Deadly Nightshade

Atropa belladonna

  1. Wildlife
  2. Wildflowers
  3. Deadly Nightshade

About

The poisonous nature of Deadly Nightshade is famous: its shiny black berries are perhaps a temptation to children, but fatal in even small doses. Found mainly on chalky and limestone soils, particularly on recently disturbed ground, this bushy perennial has bell-shaped flowers that appear from June to August.

How to identify

Deadly Nightshade has oval, pointed leaves which are pale green and strongly ribbed. Purple-brown flowers appear before the berries, which are green at first, turning to shiny black, and look a little like cherries.

Where to find it

Grows in a range of areas across the UK, but is most common in central and southern England.

Habitats

When to find it

  • June
  • July
  • August
  • September
  • October

How can people help

Despite its poisonous nature, especially for humans and some mammals, Deadly Nightshade is still a useful plant for wildlife with certain species being unaffected by its toxins. The Wildlife Trusts manage many nature reserves for the benefit of all kinds of wildlife, including many different species of plants. But these precious sites are under threat from development, intensive agricultural practices and climate change. You can help by supporting your local Trust and becoming a member; you'll find out about exciting wildlife happenings, events on your doorstep and volunteering opportunities, and be helping local wildlife along the way.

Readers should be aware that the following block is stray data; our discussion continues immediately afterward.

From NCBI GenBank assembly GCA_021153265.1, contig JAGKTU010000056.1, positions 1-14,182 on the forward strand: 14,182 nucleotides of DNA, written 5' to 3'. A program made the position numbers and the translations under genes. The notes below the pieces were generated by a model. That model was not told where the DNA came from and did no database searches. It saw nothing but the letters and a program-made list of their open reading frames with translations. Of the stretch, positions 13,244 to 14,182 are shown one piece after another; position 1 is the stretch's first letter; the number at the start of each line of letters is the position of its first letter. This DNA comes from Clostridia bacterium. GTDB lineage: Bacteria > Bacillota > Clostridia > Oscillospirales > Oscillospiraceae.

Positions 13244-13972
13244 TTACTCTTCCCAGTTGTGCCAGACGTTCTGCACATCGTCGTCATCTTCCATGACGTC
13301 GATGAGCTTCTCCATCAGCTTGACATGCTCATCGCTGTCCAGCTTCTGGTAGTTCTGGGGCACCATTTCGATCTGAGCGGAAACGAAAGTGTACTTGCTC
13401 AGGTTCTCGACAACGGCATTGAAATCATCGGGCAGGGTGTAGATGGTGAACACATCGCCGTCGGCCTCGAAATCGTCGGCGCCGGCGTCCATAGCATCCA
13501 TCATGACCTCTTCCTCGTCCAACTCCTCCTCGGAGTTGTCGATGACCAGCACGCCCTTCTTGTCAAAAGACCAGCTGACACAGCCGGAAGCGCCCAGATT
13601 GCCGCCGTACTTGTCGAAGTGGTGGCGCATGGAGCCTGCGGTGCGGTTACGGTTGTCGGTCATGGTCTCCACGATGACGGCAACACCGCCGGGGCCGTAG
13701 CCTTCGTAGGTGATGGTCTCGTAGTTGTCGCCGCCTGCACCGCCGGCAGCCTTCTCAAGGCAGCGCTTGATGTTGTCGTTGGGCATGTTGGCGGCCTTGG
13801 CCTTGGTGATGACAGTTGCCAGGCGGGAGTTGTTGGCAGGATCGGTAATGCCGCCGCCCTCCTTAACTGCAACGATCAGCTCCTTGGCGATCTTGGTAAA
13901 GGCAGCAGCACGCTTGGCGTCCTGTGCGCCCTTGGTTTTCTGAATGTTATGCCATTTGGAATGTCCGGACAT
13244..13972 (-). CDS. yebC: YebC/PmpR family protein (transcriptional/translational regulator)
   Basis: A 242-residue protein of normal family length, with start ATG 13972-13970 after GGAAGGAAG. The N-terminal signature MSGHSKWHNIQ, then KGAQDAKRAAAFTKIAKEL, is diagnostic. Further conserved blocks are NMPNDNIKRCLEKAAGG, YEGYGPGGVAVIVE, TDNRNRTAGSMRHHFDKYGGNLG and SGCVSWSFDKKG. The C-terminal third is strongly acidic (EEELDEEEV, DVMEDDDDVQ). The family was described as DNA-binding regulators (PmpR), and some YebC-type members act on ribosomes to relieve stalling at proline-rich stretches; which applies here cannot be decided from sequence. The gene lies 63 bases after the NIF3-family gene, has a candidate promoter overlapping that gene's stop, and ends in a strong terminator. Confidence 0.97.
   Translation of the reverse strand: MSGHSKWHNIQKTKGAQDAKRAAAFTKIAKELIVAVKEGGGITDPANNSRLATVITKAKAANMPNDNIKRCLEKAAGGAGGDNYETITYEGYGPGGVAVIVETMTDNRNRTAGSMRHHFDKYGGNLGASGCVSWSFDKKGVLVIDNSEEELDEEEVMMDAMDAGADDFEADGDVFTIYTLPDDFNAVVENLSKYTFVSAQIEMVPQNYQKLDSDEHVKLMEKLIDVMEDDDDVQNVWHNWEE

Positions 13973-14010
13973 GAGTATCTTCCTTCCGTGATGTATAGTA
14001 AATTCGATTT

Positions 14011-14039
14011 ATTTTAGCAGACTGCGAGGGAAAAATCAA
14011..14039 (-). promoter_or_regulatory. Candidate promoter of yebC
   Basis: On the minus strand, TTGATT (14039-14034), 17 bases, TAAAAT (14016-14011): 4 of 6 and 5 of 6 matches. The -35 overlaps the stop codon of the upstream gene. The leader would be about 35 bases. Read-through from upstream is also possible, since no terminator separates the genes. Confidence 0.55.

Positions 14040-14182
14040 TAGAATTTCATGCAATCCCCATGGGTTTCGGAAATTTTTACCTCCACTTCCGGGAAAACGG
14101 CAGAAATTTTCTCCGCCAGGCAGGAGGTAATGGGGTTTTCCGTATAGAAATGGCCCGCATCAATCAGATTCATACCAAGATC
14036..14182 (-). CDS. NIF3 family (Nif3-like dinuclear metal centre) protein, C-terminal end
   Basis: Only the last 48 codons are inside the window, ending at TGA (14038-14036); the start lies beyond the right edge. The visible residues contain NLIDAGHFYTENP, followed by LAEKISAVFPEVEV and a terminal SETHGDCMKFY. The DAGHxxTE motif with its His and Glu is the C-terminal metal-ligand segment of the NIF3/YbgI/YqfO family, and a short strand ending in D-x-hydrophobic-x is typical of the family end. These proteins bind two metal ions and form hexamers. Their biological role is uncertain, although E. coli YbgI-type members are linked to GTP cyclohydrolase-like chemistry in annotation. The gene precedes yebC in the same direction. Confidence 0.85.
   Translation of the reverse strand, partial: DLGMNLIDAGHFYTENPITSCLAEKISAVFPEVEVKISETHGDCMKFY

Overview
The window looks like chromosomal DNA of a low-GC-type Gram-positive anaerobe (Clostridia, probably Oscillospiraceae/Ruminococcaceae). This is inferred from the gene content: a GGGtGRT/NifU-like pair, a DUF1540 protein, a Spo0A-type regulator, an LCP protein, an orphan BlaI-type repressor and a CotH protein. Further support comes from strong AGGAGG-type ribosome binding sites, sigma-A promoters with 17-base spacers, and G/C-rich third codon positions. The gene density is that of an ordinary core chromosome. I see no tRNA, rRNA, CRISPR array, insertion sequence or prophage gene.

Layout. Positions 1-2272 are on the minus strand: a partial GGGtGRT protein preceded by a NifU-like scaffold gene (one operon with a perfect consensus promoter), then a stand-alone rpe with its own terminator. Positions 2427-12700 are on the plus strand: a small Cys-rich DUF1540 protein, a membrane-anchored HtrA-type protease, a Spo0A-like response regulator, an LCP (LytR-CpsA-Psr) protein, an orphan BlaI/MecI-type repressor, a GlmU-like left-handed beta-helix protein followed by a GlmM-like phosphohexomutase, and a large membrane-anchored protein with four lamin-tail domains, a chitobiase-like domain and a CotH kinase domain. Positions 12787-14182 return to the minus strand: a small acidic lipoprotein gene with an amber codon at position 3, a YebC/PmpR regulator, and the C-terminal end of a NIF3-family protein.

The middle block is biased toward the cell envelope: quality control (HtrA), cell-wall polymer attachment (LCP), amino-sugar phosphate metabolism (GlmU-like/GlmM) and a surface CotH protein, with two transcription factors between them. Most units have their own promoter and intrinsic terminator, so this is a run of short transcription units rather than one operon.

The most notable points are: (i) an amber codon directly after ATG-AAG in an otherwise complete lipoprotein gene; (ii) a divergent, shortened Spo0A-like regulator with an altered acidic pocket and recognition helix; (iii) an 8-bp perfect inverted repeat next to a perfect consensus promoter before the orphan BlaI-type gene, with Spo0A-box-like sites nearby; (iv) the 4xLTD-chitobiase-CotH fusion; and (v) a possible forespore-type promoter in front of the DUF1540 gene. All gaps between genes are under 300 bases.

Species information

Common name
Deadly Nightshade
Latin name
Atropa belladonna
Category
Wildflowers
Statistics
Height: up to 1m
Conservation status
Common.